While I sit here typing this post, with the intent to laugh at myself and have others laugh with me, I am suddenly aware that this is probably going to offend people. Not because I think it’s offensive, but because that would just be ironic. Write a post about how I never mean to offend but end up doing so anyway, and in the process offend even more people. I desperately hope not, and if you are one of the offended, please try not to be, because this is meant to bring a smile to your face, not make you sad. And maybe encourage you to find out what your sign says. Don’t be scared! It can’t be any worse than mine…

 

 

PS… I don’t need anyone coming up with ideas of why I am seemingly judgmental, arrogant, or why people read this sign after everything I say. This post was not created so everyone could have a turn at ‘Let’s Tell Morgan About That Time She Made Me Feel Like Crap’. I would hope that no one would ever have a reason to say that, but I’m also not opening up myself for that. Enjoy this post as a young woman laughing at herself and trying to grow with a smile on her face. Thanks in advance.

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Responses

  1. Sometimes I think we could combine our personalities and come up with a really nicely balanced person… haha!
    I think online is especially hard because there is no tone included in the info presented… even over the phone is harder than in person! I think having a conversation in person is so much different than any other form of communication and is what makes long distance friendships and relationships so much more challenging – no facial expression, you can’t DO stuff together for shared experience, no hugs or other physical touch cues that help clue someone into the intent of whatever statement. You know? Man, those years that Jesse and I were long distance were SO HARD for that reason! We have great communication from it, I think, but it was hard in the interim.
    Anyway, you are loved and you are sweet. I have known you long enough to understand both your signs I think, and I still love you and value our friendship a lot. I know I have two signs too (don’t we all, really, when you know another person well enough?) and am glad you are still my friend even though I’m sure you’ve seen both of mine too. 🙂

  2. Haha! I definitely sometimes feel like I have a sign over my head that says “please be mean to me, and say loads of hurtful, backhanded things”. Or maybe a sign that I didn’t realize I might have that says “I am so not content with my life”. I’m not sure, but I’ve definitely felt that people have read one sign or the other when I thought I was saying either “please discuss this with me because I’m bored” or “I’m having a bad day, and it sucks”. I totally can understand how you feel when you make a seemingly innocent status or note or post (whatever) and all of a sudden your a bad person!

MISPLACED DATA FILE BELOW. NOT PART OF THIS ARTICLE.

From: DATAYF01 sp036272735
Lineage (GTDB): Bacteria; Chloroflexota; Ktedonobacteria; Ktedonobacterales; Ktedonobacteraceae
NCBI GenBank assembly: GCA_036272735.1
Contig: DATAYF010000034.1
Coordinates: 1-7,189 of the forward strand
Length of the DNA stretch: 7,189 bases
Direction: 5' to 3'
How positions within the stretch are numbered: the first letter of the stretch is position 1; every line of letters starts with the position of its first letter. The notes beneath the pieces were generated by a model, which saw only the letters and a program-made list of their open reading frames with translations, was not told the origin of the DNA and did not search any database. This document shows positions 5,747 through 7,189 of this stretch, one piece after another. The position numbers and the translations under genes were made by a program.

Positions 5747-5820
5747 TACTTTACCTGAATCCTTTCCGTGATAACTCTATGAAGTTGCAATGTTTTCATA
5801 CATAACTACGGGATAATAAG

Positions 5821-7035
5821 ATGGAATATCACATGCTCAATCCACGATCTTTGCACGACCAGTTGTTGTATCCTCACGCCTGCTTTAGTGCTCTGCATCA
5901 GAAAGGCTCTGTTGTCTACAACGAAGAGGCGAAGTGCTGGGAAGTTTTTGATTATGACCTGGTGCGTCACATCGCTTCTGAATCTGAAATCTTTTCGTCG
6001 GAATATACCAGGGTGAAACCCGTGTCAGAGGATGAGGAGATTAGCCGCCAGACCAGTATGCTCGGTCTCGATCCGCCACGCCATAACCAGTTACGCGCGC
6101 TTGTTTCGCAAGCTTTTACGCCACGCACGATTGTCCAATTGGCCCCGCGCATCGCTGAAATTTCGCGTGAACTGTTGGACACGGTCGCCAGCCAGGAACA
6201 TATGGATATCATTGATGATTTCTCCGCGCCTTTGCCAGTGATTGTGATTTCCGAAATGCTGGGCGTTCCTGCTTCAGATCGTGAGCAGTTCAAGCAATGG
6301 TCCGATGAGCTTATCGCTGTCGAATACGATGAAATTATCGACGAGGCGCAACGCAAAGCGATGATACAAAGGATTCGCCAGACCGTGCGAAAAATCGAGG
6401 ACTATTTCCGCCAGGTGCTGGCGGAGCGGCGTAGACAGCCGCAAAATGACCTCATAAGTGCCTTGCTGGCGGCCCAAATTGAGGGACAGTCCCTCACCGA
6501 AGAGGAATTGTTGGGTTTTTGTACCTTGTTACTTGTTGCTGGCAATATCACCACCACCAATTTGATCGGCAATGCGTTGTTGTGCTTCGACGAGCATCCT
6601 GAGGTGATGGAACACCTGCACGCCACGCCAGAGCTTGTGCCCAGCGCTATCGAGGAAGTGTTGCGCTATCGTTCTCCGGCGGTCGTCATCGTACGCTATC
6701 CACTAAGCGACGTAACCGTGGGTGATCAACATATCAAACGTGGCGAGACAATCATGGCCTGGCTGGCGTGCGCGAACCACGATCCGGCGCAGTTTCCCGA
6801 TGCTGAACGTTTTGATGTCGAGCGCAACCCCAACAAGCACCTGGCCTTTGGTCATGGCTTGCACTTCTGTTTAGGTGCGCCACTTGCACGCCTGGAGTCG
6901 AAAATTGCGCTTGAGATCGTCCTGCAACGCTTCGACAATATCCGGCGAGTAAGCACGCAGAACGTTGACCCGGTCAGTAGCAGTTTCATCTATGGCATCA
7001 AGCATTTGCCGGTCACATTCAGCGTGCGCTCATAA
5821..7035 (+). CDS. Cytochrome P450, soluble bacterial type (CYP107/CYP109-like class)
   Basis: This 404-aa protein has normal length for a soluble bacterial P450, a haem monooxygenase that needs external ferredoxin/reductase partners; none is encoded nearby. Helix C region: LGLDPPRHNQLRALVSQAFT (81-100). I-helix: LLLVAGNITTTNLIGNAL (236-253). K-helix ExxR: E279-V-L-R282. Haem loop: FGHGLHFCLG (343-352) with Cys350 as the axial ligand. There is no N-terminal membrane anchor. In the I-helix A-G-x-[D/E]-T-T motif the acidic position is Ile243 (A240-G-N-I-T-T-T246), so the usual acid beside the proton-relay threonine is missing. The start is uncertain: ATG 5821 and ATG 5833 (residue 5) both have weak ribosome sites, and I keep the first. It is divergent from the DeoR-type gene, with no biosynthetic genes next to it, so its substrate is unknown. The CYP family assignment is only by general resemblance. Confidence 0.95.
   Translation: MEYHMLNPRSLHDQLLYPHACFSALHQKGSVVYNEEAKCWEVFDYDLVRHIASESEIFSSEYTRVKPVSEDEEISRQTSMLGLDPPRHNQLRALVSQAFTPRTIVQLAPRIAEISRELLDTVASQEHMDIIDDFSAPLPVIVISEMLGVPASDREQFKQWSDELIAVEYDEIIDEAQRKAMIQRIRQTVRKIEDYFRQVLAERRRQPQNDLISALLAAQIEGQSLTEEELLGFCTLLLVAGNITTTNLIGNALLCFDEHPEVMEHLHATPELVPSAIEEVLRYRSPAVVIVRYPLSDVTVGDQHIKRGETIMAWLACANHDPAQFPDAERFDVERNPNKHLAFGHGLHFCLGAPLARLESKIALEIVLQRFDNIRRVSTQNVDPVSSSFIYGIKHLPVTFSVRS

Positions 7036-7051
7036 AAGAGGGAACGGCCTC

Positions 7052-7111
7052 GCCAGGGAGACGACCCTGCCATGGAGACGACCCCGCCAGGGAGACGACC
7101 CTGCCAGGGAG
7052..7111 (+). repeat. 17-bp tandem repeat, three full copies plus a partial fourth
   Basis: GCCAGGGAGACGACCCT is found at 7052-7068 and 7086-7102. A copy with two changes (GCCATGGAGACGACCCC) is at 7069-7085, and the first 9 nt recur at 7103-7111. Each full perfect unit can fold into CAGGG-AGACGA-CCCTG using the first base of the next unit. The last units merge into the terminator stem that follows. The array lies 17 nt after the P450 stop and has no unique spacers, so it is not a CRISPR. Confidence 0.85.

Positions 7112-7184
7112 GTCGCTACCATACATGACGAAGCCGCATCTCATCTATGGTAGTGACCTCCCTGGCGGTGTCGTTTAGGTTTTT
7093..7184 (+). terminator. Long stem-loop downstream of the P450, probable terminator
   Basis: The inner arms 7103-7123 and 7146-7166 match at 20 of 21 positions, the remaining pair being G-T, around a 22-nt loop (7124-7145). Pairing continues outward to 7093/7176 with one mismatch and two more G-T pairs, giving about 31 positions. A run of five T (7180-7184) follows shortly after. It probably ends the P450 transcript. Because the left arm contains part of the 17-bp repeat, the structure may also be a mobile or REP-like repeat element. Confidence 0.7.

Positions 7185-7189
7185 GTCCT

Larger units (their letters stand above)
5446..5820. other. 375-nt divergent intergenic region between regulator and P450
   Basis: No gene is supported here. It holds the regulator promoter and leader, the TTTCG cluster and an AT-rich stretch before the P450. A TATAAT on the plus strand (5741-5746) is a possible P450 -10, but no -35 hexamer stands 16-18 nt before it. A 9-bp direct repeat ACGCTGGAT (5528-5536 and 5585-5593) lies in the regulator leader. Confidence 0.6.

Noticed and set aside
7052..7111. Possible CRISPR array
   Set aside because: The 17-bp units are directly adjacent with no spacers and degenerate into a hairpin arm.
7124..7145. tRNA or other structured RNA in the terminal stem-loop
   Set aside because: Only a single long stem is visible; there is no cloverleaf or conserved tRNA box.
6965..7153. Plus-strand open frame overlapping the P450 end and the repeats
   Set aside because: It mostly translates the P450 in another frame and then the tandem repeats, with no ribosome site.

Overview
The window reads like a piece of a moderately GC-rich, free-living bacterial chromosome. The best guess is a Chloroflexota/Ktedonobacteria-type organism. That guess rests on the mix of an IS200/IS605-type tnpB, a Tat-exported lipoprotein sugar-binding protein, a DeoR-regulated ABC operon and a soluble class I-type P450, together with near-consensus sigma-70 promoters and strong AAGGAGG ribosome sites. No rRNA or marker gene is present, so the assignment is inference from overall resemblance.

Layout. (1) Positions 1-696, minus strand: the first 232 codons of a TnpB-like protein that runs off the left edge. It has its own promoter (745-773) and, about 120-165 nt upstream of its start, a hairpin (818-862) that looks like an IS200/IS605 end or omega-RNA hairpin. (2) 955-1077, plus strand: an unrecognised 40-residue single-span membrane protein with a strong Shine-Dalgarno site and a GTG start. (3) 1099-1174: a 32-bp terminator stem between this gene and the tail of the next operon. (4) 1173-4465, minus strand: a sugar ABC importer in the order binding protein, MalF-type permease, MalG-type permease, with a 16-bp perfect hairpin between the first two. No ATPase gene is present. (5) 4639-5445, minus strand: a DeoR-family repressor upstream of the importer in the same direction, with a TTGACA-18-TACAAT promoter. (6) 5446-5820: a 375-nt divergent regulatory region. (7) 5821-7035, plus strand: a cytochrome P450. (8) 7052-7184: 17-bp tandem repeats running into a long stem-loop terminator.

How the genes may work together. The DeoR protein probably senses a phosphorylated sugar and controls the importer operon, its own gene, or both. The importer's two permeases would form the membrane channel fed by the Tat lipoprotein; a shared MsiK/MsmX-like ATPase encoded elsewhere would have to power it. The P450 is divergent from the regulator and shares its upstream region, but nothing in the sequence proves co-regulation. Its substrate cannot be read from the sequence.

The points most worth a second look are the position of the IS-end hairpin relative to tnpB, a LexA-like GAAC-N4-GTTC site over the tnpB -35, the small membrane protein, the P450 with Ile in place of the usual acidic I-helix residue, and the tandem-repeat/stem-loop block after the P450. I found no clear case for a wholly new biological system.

I don’t remember the status you referenced, and I certainly hope I wasn’t one who commented with anything hurtful. I do know there are times when I’ve taken something you said personally when it clearly wasn’t meant to be personally at all, and that isn’t your problem, its mine.

    Anyway, I totally get it.

    Sarah W.

  3. I can see both of your signs, but only because I know you well enough and we hit the same wavelength in so many areas. I know how that first sign comes across, because I think I wear a similar one, though I’d always phrased mine something akin to, “No really, I DID just say that.” you know, the sort where, when you are so used to your own way of thinking that you forget that you are actually riding upstream in a kayak…and you pass a barge of people going downstream and casually mention how much you love kayaking. Their mouths fall open, and in my case, maybe it’s my expression or the set of my jaw, they tend to fall into broken, tittering, laughter.

    Unfortunately for the world in general, when my sign turns on and I see the neon reflected in the eyes of my onlookers, I switch into “play dumb” mode. This mode is apparently very believable regardless of how well you know me because I used it so much on my immediate family growing up, it took many years to convince them I wasn’t a closet airhead. It’s called my “I thought you knew” sign. Nobody can walk away from that one offended because they then think I’m just the village idiot. My husband HATES, HATES! thatt sign. he forbad me to use it in his presence and has intimated that he never wants to hear me displaying it, at my own peril. Something about, “I didn’t marry a clueless airhead, and I don’t want anyone thinking I did, no matter how easy it would be for you to do!” or something like that.

    I really think that’s what it is, though, going back: being so accustomed to an uncommon way of thinking that you can’t even forsee how it might rub wrong. My new fall-to method to erase the shocked look before it comes to offense is to make it a stand up comedy. I turn self-deprecating, humorously so, easily. I’ve learned that I can discuss almost anything if I keep my audience in stitches, and so I do. They go away, wiping tears of mirth from their eyes thinking, “she’s inSANE!” But, then they laugh it off. Somehow, my husband doesn’t mind my insulting myself as a comedy act??? But, then again, my favorite thing is to amuse a crowd…maybe that’s why I picked a rather unconventional lifestyle???